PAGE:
You are here:

Electric Motors/air compressor motor


I have a Baldor induststrial motor thermally protected motor  ive tried to look up info on it all i can find is the following:

HERTZ:     60
SPEED [rpm]:     1725
OUTPUT [hp]:     2
PHASE:     1
VOLTAGE:     115/230

I have a 20 amp breaker in the box and 240 ran to it problem is the diagram shows  LINE and shows it connected to line 4 of the motor im assuming both wires go on the same terminal but when i flip the breaker on it doesn’t do anything motor doesn’t hum or anything if i hard wire it without the air compressor pressure switch is sparks in the box and pops breaker  any idea ? and the ground wire is connected to the green screw inside the box on the motor

MIKE,    I am assuming you are bringing two lines to the motor,    should be from a double pole breaker,  so you can bring 230 to the motor.  You actually need to bring three wires,   two hots, [normally blacks]  and one from the ground bus,  with wire rated for the amperage at 220 which I don's see listed here but the nominal for 2HP at 230 volts is 12 amps.

You mention 240,  which could be,  it is whatever the utility supplies and should be 230 plus or minus 10% not  10 volts,  10%   23 volts if the measured voltage is exactly 230,

The connection diagram should show how to connect for 115 or low,  and 230  high voltage.

I have to assume you have followed the diagram and configured the terminal strip or motor lead combinations , in this instance  you mention terminal,  so you would configure the jumpers or move the wires to configure the motor to accept the high voltage option,  and you did that properly.

Now,  LINE  is correct,  for both the low and high connections but there should be TWO terminals that accept incoming line,     one may be hard to read,  sometimes the terminal board slips under the frame a bit and is hard to read,     

You never connect both incoming lines to the same terminal, regardless of voltage,   if you connect the two incoming lines together,  on one terminal you have a direct short,    

Regardless of what the incoming lines are routed through,  pressure switch,  on/off switch  there should still be two lines to the motor,  and line marked to two terminals,     at both voltages,   

The third line should be brought directly from the breaker box to the green screw,   not one of the power lines    either voltage,     

I am thinking you have one hot 220 to one of the line terminals, and one to ground,  which will do exactly what you explained,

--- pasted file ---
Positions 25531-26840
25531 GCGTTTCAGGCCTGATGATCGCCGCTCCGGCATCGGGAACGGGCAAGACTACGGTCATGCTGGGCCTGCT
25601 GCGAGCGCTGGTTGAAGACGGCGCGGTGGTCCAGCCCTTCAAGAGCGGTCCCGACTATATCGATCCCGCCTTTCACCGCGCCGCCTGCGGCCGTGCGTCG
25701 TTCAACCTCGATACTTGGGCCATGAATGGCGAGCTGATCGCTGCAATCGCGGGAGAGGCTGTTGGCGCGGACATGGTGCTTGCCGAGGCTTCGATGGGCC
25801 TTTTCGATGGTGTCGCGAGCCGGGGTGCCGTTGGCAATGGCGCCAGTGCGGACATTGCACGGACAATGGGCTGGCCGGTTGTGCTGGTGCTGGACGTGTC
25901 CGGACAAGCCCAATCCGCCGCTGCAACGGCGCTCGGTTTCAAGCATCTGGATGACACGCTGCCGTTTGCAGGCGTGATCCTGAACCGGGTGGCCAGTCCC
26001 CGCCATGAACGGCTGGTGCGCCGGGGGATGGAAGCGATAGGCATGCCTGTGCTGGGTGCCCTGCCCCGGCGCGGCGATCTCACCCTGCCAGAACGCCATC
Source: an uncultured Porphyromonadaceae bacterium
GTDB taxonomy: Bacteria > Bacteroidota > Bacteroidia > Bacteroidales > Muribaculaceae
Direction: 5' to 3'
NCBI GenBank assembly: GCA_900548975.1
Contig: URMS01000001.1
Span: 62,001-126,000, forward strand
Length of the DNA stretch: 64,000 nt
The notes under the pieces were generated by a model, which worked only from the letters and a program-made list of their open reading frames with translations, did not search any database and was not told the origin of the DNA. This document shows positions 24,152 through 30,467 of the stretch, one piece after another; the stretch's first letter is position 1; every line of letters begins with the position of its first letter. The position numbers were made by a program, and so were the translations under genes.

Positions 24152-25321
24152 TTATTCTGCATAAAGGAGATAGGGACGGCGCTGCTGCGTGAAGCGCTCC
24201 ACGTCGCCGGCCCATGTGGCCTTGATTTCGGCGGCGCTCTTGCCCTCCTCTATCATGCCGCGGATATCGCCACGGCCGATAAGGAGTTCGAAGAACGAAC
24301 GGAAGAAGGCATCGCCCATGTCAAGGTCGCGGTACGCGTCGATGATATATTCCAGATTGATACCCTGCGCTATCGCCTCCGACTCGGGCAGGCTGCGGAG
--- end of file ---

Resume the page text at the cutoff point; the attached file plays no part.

Line to ground should be half the voltage between the two hot HIGH Legs,     which was common with appliances for years,  where the neutral was connected to a terminal and the high legs to two others,  now days the law is four wires,  two 220 hots,  one neutral, and one pure ground leg to the ground terminal,     most all buildings that are wired hard are sometimes grandfathered to just three, in other areas  you must replace the outlet,  to fit the four prong cord on modern appliances,       

So make sure you have the motor wired for high voltage,  if new, it is common but not standard for the new motor to come pre connected for the high side,   this is to prevent a low voltage connected motor from being connected to twice the rated voltage,    so they normally connect it high,  and if it is powered by low voltage,  less chance of any damage to anything,  but do not assume the motor is wired for high or 230,   check it,      

Somewhere there are two LINE TERMINALS,    and one ground    and the ground is just that,  ground,    

A single phase dual voltage reversible motor should have:
T1, T2, T3, T4, T5, and T8.
They are: T1, T2, T3, T4 - Run winding leads;
T5, T8 - Start winding leads.
For 115V operation, the leads should be wired: T1 + T3 - L1 (Line input) T2 + T4 - L2 (Line input) T5 and T8 are wired to L1 and L2 and to reverse the motor, you reverse T5 and T8 in respects to L1 and L2.

For 230V operation, the leads should be wired:
T1 - L1
T4 - L2
T2 + T3 + T5 - (just wire nut these together)
T8 - L1 or L2 (depending on the motor rotation you want).

Above is fairly standard NEMA single phase dual voltage connections,  board or not,   yours may be a single direction motor,  the provided information does not say, but often compressor duty motors are one direction motors,   CW or CCW looking at the shaft,      

but you MUST find the other line terminal and it is NOT THE GROUND SCREW on either voltage,  

Electric Motors

All Answers

Answers by Expert:

Ask Experts




Three phase/ AC DC single phase motors, controls, any problems or failures, motor installation, performance issues, connections. All other electric motors/gearboxes/apparatus. Specialty repair concerns, obsolete motors and solutions. Other mechanical or specialty equipment. See my profile under Home/electrical at this site


30 plus years in the electrical motor and apparatus repair industry. VP level management of repair facilities, current owner of my own specialty repair and consulting firm.

EASA, IBEW [retired], other specialty organizations, Lubrication, Vibration EDI, Tribo-electric Councils

Currently fielding concerns at this site under "Home Electrical"

4 year technical, College level specific courses, EASA repair courses, vibration analysis electronic and electrical trade school.

©2017 All rights reserved.